The 2016-2020 Fisheries Manage-ment Plan for Lake Victoria sets out a number of measures to be developed to improve the licensing system and to work towards controlling access. These are: the development of harmonized fishing craft registration and licence registers; introduction of Species Specific Licensing for Nile perch; and, the development and piloting of regional guidelines for a user rights-based management system. It is then possible that the system of accessing the Lake fisheries will change over the coming years.

Access to the fisheries is not solely down to paying for a licence. For boat owners, access requires the purchase of a boat and gears, which often relies on access to credit. This credit is generally provided by fish agents, who buy fish on behalf of the fish-processing factories and provide credit to boat owners in exchange for a reliable and long-term supply of Nile perch. For boat crew, access to the fisheries is made possible through employment by boat owners. Employment relies upon good relations with the boatowner, as the owner must trust the crew with their boat and gears and to return with all of the catch. Boat crew also rely on friends for recommendations to boat owners, particularly when moving to a different landing site.

Access and migration

With the increasing pressure from external drivers and threats, there is an urgent need to legally recognize existing customary, indigenous and informal tenure rights, before they are permanently lost. Mapping the geographic extent of existing marine tenure regimes is needed to support legal recognition, and may also help to increase awareness of these regimes, and support compliance with local rules to restrict use and exclude outsiders as well as reduce infringement on rights.Around half of the boat crew are believed to move between landing sites, in search of higher catches and prices. Boat crew do not always move with a boat but seek work with a different boatowner on arrival at a landing site. Migrants are expected to carry with them a letter from the leader of the BMU at the landing site they have left, which they present to the leader of the BMU at the new landing site. Such a letter should confirm their identity and good character. Access to employment as fishers move around the Lake also depends on social networks, with boat crew relying on contacts in accessing information on fish catches and prices and in making new connections for employment and housing.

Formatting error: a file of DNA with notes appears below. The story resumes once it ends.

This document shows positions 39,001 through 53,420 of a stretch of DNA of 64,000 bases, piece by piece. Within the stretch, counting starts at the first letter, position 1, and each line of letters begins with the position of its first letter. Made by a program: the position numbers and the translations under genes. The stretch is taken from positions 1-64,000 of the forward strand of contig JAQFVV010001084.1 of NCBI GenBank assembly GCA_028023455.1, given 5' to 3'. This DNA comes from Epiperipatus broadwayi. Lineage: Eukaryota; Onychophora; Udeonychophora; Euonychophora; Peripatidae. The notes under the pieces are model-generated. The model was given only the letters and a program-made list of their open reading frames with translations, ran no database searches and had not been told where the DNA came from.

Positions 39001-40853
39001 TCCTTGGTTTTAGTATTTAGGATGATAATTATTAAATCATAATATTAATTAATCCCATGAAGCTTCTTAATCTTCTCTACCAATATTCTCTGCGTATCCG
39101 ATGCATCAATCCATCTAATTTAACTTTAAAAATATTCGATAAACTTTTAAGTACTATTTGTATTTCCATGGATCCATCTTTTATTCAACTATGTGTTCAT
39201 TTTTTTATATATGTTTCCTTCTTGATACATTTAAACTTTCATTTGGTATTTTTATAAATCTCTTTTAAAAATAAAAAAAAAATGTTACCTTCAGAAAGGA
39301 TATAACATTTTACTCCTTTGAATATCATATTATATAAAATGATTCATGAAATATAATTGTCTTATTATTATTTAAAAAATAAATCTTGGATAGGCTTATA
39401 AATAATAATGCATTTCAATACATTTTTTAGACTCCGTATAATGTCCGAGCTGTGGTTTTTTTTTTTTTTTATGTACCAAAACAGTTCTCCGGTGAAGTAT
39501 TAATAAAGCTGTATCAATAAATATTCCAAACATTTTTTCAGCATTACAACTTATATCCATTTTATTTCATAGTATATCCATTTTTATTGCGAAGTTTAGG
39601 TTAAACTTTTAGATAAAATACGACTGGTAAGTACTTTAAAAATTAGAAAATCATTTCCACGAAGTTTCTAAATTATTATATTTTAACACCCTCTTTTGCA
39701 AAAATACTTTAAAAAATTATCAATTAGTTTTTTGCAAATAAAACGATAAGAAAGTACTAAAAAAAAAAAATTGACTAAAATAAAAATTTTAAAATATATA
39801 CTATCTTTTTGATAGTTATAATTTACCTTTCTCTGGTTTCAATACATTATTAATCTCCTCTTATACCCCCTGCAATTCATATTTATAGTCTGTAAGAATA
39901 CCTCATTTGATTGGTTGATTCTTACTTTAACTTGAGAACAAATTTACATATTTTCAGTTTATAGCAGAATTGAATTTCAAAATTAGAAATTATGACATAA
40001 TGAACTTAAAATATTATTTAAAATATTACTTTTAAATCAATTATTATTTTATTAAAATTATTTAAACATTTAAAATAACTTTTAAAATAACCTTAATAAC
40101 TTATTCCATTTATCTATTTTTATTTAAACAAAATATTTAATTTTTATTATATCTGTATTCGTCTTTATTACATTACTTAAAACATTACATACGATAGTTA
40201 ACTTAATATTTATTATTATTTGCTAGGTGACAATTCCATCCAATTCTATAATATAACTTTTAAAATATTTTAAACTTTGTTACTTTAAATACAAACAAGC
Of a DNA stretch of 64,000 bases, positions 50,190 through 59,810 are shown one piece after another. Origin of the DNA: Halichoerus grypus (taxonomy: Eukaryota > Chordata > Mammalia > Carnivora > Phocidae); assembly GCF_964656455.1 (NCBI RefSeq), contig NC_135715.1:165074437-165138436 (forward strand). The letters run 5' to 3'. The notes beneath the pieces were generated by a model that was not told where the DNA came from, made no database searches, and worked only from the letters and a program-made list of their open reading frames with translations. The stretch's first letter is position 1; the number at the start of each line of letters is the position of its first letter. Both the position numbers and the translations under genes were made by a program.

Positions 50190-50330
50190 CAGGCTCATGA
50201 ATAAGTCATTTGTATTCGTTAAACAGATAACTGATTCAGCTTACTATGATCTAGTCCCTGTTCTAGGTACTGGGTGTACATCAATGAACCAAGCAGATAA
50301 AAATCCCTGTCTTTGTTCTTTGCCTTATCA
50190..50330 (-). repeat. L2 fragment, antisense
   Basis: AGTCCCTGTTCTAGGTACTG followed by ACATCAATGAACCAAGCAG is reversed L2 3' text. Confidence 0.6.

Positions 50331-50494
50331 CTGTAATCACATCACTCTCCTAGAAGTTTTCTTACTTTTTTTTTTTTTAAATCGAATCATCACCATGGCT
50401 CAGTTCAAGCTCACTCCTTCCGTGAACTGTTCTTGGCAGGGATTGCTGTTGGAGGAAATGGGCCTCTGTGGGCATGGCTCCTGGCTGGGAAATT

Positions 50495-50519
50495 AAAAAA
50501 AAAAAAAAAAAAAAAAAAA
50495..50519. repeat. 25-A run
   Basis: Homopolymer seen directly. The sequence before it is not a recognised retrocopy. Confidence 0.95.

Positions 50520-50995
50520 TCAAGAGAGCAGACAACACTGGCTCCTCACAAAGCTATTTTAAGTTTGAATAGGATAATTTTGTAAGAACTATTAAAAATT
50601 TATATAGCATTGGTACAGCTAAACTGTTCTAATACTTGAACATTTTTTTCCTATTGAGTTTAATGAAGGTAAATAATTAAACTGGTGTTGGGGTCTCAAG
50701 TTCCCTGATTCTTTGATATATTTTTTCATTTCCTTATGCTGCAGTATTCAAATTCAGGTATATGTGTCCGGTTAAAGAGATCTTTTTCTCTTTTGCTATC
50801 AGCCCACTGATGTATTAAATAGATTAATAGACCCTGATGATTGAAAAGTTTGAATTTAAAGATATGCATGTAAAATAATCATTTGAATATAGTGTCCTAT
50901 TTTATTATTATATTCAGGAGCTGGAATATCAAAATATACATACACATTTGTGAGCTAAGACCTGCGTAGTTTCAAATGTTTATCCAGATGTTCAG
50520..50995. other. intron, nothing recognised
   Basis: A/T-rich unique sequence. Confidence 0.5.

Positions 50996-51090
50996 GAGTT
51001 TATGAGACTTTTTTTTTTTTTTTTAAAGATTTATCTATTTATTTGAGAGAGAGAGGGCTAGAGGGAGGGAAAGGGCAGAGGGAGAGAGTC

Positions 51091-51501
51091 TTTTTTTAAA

Lake Victoria fisherwomen

Women make up around a quarter of the people working in fisheries at the beach level, with the majority of women engaged in processing and trading fish, particularly tilapia, dagaa and undersized Nile perch. Access to fish relies on establishing good relationships with boat crew and boat owners. This may result from marriage, with women fish processors and traders buying fish from their husbands. Alternatively, credit or gifts, such as cigarettes, may be provided to crew to persuade them to sell their fish to those providing the gifts. The practice of ‘fish for sex’ is also found on Lake Victoria, where sex is exchanged for access to fish. This practice has been associated with high levels of HIV/AIDS around the Lake, as well as with alcohol use and boat crew migration.

Two key challenges may affect access to the fisheries of Lake Victoria in the coming years. These are the introduction of cage farming on the Lake, and plans to manage fishing capacity. In terms of cage farming, allowing private investors to establish cages in the Lake is in line with the increasing attention given to aquaculture in the region, and seeing the adoption of aquaculture as a solution to declining catches in capture fisheries. However, the installation of cages is controversial, with fishers concerned that their access to the Lake is being taken away from them as shorelines are closed off. The Regional Plan of Action for the Management of Fishing Capacity on Lake Victoria (RPOA-Capacity), agreed in 2007, aims to introduce a number of measures to manage andin the case of Nile perchcontrol, fishing capacity. Some of those measures can be found in the latest Fisheries Management Plan, but measures to control or limit fishing capacity remain contested, given the lack of alternative livelihood sources in the region.

For More
Governance of tenure in the Lake Victoria fisheries, Tanzania
Nile Perch Fishery Management Plan 2015-2019
The future of Lake Victoria: A looming conflict over fisheries
Community Cohesion: Social and Economic Ties in the Personal Networks of Fisherfolk